partnered up with local confectionery businessman Richard Hudson, who owned a chocolate, confectionery, biscuit factory on Castle Street. Hudson's factorywas rebranded as Cadbury
Cadbury
Hudson and later became known as the Cadbury Confectionery.[93][94][95] Cadbury
Cadbury
later established a second factory in Auckland
Auckland
in the North Island. In 2003, Cadbury
Cadbury
established a tourist attraction on the premises of the Dunedin
Dunedin
factory known as Cadbury
Cadbury
World, which featured a large chocolate waterfall. In 2007, Cadbury
Cadbury
closed down its Auckland
Auckland
factory, leading to the loss of 200 jobs. In 2009, the Cadbury
Cadbury
Dunedin
Dunedin
factory attracted criticism from consumers and local environmentalists when it replaced cocoa butter with palm oil. In response, the company backtracked but still retained palm oil as a filling some ingredients. Over the next several years, Cadbury
Cadbury
began downsizing its products, including trimming chocolate blocks in 2015.[96] On 16 February 2017, it was reported that Cadbury
Cadbury
would be closing its factory in Dunedin, New Zealand by March 2018. This is estimated to lead to the loss of 350 jobs. Amanda Banfield, Mondelez's vice-president for Australia, New Zealand, and Japan, clarified that the closure was done due to Mondelez's decision to shift chocolate manufacturing to Cadbury's Australian factories.[94][97][98] However, Mondelez has also confirmed that Dunedin's Cadbury World
Cadbury World
tourist attraction would remain open due to its popularity with tourists.[99] Following four weeks of consultations with local Cadbury
Cadbury
employee, the Mayor of Dunedin
Dunedin
Dave Cull, and local trade union representatives, Banfield confirmed that the closure would go ahead the following year due to the lack of viable options to continue production in New Zealand. She also confirmed that Cadbury
Cadbury
would offer a redundancy support package to staff and would also sponsor staff willing to move to Australia to work. Mondelez also confirmed that it was looking for a third-party manufacturer to continue making Cadbury's New Zealand brands Pineapple Lumps, Jaffas, Chocolate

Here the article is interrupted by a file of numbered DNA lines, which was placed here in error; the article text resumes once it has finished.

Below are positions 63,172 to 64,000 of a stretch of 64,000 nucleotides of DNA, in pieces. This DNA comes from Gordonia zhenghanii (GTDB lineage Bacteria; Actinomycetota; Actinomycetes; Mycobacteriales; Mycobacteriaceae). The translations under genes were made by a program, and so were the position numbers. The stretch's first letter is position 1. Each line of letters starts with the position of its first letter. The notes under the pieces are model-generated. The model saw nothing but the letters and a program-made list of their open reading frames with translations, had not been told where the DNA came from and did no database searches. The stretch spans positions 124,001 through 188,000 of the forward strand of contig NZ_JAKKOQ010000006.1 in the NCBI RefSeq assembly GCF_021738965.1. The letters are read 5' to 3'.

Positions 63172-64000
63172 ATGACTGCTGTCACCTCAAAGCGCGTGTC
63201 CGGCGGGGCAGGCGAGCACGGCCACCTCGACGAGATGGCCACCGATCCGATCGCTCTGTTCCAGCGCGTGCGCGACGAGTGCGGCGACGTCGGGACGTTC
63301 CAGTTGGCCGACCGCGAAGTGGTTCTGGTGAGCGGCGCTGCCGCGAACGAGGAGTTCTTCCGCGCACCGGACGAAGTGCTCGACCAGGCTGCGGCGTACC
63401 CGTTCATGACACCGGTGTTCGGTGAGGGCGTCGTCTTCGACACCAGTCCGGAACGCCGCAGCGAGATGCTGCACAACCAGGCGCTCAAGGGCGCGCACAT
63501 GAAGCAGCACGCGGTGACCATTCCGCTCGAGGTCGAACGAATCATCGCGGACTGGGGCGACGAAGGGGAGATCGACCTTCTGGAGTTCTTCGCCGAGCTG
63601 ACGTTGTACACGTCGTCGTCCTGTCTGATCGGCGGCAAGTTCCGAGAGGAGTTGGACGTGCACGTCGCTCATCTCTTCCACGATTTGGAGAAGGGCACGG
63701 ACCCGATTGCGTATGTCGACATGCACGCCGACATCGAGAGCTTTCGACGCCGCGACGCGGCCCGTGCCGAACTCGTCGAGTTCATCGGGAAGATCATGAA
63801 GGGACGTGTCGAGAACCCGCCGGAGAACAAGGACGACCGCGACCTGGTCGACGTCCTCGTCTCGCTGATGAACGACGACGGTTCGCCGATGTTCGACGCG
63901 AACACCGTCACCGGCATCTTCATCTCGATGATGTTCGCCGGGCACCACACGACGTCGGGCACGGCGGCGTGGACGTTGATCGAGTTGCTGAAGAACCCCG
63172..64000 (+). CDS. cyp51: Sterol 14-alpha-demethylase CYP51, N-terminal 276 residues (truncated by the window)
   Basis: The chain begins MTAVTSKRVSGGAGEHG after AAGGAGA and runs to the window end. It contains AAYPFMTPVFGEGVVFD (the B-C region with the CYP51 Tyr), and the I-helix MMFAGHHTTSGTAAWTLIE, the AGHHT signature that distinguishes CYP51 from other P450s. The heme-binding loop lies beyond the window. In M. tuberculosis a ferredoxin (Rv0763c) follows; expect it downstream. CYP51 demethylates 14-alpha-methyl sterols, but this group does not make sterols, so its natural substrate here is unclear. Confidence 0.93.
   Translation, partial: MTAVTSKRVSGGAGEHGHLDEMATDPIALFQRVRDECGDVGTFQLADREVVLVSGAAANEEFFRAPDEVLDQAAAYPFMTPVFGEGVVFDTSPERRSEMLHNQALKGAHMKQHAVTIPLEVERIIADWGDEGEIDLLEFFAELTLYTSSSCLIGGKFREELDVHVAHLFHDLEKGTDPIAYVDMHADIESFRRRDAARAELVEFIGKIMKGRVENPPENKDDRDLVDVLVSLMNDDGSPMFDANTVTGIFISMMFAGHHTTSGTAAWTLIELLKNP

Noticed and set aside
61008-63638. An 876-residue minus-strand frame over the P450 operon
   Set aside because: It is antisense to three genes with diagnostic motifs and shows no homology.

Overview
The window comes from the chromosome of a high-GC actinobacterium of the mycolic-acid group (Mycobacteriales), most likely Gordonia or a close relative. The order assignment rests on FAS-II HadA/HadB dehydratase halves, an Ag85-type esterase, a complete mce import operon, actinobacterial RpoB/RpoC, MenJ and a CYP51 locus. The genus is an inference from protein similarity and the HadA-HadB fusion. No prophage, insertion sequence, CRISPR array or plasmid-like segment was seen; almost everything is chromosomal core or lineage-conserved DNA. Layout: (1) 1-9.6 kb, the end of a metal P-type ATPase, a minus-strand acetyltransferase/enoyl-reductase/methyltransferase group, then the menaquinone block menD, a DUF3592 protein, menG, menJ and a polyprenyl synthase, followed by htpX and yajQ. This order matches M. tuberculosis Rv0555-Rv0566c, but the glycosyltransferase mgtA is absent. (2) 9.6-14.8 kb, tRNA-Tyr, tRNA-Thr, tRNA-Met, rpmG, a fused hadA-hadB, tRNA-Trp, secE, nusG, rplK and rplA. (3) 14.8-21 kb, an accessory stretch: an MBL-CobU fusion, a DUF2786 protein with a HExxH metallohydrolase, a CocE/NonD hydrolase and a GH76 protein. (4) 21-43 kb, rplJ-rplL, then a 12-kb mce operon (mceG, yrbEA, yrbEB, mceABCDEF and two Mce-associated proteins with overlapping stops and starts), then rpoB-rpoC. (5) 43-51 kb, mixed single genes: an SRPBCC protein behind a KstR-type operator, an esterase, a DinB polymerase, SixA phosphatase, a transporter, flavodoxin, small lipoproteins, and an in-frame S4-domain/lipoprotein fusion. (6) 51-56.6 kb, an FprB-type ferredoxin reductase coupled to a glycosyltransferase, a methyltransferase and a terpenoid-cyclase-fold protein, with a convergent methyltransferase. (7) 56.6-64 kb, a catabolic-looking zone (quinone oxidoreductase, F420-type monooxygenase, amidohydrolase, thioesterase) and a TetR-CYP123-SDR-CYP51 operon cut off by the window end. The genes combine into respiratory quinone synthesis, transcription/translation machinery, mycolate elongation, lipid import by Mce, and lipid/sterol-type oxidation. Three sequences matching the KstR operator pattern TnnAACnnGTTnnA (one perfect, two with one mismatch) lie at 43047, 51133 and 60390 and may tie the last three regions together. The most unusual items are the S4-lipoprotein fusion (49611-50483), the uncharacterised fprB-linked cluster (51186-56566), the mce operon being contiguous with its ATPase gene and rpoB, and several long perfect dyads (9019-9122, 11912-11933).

Chocolate
Fish and Buzz Bar.[100] In early June 2017, local city councillor Jim O'Malley and a group of volunteers launched a crowdfunding campaign to keep the Dunedin factory running on a portion of the site.[101] They formed a group called Dunedin
Dunedin
Manufacturing Holdings (DMH). Despite generating NZ$6 million in funds, DMH abandoned its bid on 22 June due to Mondelez's stringent production and supply requirements and difficulties in acquiring manpower and machinery. Mondelez has also indicated that it is negotiating with two local chocolate companies to ensure the production of iconic local brands such as Pineapple Lumps, Jaffas, Chocolate
Chocolate
Fish, Buzz Bars, and Pinky Bars in New Zealand.[102] Following the failure of DMH's bid, spokesperson O'Malley announced on 12 September that his group would launch a new crowdfunding campaign to buy and expand local craft chocolate manufacturer OCHO (the Otago Chocolate
Chocolate
Company).[103] On 17 October 2017, Cadbury
Cadbury
announced that it would be shifting all production of its New Zealand brands to Australia after failing to find a local supplier. The termination of New Zealand production will take effect in March 2018. Mondelez's New Zealand country head James Kane confirmed the shift on the grounds that the production of Cadbury products would require certain technologies, production processes and skills that local New Zealand manufacturers lacked.[104][105] Canada[edit] Cadbury
Cadbury
Canada produces and imports several products that are sold under the Cadbury
Cadbury
and Maynards
Maynards
labels, including the following:

Cadbury

Dairy Milk
Dairy Milk
(various flavours) Crunchie Crispy Crunch Starbar
Starbar
as Wunderbar Cadbury
Cadbury
Coconut Mr. Big Caramilk Flake Creme Egg Mini Eggs Pep

Maynards

Wine Gums Sour Wine Gums Swedish Berries Swedish Fish Sour Patch Kids Juicy Squirts

Cadbury
Cadbury
Canada is now part of Mondelez Canada and products are featured on the Snackworks website. India[edit]

Cadbury

Founded 19 July 1948

Headquarters Mumbai, India

Key people

Anand Kripalu, Managing Director[106]

Products Cadbury
Cadbury
Dairy Milk, 5-star, Perk, Gems, Eclairs, Oreo
Oreo
and Bournvita

Number of employees

2000

Website www.cadbury.co.uk

In 1948, Cadbury
Cadbury
India began its operations in India by importing chocolates. On 19 July 1948, Cadbury
Cadbury
was incorporated in India. It now has manufacturing facilities in Thane, Induri (Pune) and Malanpur (Gwalior), Hyderabad, Bangalore
Bangalore
and Baddi (Himachal Pradesh) and sales offices in New Delhi, Mumbai, Kolkata
Kolkata
and Chennai. The corporate head office is in Mumbai. The head office is presently situated at Pedder Road, Mumbai, under the name of " Cadbury
Cadbury
House". This monumental structure at Pedder Road
Pedder Road
has been a landmark for the citizens of Mumbai
Mumbai
since its creation. Since 1965 Cadbury
Cadbury
has also pioneered the development of cocoa cultivation in India. For over two decades, Cadbury
Cadbury
has worked with the Kerala Agricultural University
Kerala Agricultural University
to undertake cocoa research.[107][108] Currently, Cadbury